East Kent Hospitals University NHS Foundation Trust has issued a statement concerning problems with patient transport services in the county.
Traditionally, patient transport services in Kent & Medway have been provided by a number of different organisations. In order to provide an equitable, high quality and consistent patient transport service across the NHS in Kent, the commissioning body tendered for a Kent-wide service in 2012. As a result, patient transport services for Kent moved to a new provider, NSL, on 1 July 2013.
East Kent Hospitals University NHS Foundation Trust, along with the other NHS organisations in Kent, is currently experiencing significant teething difficulties with the change in the provision.
East Kent Hospitals is extremely concerned that many patients are waiting too long for transport for treatment and for their return home and, along with the other NHS Trusts in Kent & Medway, the Clinical Commissioning Groups and NSL, is working to find a long-term, sustainable solution.
We have been assured that more staff are being brought in and that the call burden is now being split between two of NSL’s contact centres. The situation has improved considerably over the last few days.
– East Kent Hospitals University NHS Foundation Trust
Hospital managers have apologised for delays in getting patients to and from routine appointments in Kent. A new contractor has taken over their transport system and 'teething problems' are being blamed on a failure to keep up with demand.
East Kent Hospitals NHS Trust says it's also experiencing issues with a new computer system which has been causing problems for non-urgent scans and x-rays.
We are all hugely disappointed not to be progressing to the next stage of the competition. We have always believed that East Kent has a powerful case to be crowned UK City of Culture, one that challenges conventions and encourages people to think again about an area they thought they knew.
Nonetheless the very process of bidding has been a victory in itself –helping us to realise the power of culture to inspire, to excite and to bind the people of East Kent..."
A major Kent Police operation ended today, with members of an East Kent criminal network being jailed for a total of 16 years. Marcus Vella (below), aged 39, was appearing at Canterbury Crown Court to be sentenced for his role in a setting up a cannabis factory and for handling stolen metal.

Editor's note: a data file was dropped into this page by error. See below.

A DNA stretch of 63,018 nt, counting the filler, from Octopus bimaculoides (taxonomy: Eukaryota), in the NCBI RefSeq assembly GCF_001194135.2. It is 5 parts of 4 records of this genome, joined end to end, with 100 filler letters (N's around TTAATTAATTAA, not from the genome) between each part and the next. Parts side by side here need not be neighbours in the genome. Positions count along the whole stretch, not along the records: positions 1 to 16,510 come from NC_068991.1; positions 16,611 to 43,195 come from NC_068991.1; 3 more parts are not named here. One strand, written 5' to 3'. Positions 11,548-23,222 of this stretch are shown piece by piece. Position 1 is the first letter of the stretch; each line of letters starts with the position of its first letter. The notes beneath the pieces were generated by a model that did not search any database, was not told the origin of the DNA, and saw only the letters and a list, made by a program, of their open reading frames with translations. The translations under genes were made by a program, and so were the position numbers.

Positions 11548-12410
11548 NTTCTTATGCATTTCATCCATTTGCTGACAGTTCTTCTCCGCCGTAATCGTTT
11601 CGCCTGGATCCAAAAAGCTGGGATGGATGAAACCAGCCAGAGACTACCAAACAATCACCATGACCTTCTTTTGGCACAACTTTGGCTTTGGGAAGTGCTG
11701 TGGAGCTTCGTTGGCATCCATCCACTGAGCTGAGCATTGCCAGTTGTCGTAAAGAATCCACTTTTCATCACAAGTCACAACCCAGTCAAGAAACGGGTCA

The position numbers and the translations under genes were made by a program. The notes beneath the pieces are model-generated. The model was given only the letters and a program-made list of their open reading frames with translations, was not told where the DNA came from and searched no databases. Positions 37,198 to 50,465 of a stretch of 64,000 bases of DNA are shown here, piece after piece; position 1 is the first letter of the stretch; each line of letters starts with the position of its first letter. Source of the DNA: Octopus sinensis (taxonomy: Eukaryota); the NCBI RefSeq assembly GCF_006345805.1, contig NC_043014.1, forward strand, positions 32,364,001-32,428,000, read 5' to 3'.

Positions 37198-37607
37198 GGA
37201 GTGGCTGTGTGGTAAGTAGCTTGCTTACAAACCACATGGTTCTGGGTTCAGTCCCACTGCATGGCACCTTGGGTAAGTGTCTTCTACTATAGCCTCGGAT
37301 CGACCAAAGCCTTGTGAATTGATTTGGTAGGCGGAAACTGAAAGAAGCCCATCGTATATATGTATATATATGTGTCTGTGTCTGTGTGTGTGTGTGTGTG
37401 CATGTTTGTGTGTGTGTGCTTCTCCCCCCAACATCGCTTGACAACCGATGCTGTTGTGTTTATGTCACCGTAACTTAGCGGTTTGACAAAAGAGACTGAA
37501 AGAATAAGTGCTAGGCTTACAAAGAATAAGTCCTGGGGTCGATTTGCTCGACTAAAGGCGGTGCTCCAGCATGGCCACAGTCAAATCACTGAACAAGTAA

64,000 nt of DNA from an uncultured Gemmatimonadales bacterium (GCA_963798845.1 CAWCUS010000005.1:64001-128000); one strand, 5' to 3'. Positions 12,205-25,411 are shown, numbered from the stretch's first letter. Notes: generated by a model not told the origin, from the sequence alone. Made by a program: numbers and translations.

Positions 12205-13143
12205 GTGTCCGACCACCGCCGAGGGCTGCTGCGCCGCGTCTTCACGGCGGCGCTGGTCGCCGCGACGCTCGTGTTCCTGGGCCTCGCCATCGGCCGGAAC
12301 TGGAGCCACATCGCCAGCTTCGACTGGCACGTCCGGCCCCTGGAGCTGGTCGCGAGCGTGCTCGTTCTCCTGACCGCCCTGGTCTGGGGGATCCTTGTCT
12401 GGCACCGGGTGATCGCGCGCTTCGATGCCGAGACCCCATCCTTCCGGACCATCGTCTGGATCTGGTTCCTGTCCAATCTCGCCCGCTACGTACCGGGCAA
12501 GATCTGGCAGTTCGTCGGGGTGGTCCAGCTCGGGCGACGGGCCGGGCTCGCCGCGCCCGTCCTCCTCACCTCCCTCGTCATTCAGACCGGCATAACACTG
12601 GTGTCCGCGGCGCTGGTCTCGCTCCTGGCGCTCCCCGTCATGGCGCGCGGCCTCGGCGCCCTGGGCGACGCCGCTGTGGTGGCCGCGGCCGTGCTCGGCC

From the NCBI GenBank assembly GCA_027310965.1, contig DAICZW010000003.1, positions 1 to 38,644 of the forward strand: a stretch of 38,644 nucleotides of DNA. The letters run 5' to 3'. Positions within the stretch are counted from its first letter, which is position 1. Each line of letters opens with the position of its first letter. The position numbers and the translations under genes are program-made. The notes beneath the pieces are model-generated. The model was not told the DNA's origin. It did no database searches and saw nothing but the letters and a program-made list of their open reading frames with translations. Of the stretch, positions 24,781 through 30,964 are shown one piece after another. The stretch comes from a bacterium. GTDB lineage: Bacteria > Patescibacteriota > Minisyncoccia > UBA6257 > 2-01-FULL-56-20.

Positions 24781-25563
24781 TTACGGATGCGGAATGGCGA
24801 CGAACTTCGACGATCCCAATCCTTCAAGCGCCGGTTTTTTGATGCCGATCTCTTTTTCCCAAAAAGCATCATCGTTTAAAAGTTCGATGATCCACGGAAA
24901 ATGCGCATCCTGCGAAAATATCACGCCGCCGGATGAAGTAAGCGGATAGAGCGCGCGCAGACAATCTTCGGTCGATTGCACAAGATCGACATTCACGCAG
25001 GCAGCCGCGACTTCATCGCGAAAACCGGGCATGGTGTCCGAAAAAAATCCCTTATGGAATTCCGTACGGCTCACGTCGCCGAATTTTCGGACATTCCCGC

Vella, also known as Marcus Davies, from Burlington Drive, Herne Bay, had admitted, at an earlier hearing, a cannabis production conspiracy charge and was sentenced to six years and three months in prison and is to serve a further year for the stolen metal offences.
Also admitting the conspiracy charge was Margate builder Barry Smith (below), aged 49, of King Street, who was sentenced to four years in prison, and Curtis Woolley, aged 36 of Cheney Road, Minster, who had admitted a cannabis production charge and was jailed for 32 months.
The sentencing brings to a close a lengthy police investigation and three court processes that have resulted in seven members of a criminal network facing a total of 16 years behind bars.
DCI Fotheringham said: 'We welcome the sentences which bring to an end this investigation. It is by no means the end for Marcus Vella. He faces a lengthy prison sentence and Kent Police will pursue the seizure of his assets to ensure that he does not profit from the crime."
Traders and shopkeepers in East Kent say new car parking charges are killing their town centre, at what should be the busiest time of the year. They say Shepway Council's decision will drive shoppers from Folkestone. John Ryall reports.
Kent's first female brewer has joined a campaign urging the region's beer producers to use home grown hops over cheaper foreign imports. Karen Goody is one of a growing number of brewers promoting a new way of using hops as Tom Savvides explains.
The NHS in East Kent has launched a consultation to improve care for older people with dementia and other mental health problems. The aim is to support more people with dementia to live well in their homes for longer.
There are plans to invest £600,000 in improving home treatment services and provide a round the clock dementia crisis service. It's hoped that hospital wards in Canterbury, Ashford and Margate will be remodelled too.
Roadshows are to take place at the following venues where you can find out more:
17 April: St Mary Bredin Church, Nunnery Fields, Canterbury. 10am - 12:30pm
17 May: The Landmark Centre, 129 High Street, Deal. 10:30am - 12:30pm
14 June: Norman House Event Centre, Beaver Industrial Estate, Beaver Road, Ashford. 2:30pm - 4:30pm
The East Kent Access Road has opened. The 87 million pound project carries traffic along the A256 between Sandwich and Thanet. The dual cariageway will improve traffic flow between the Kent ports of Dover and Ramsgate, and take lorries away from Richborough and Cliffsend.
During the building of the road many archaeological discoveries were made, including two three thousand year old golden bracelets.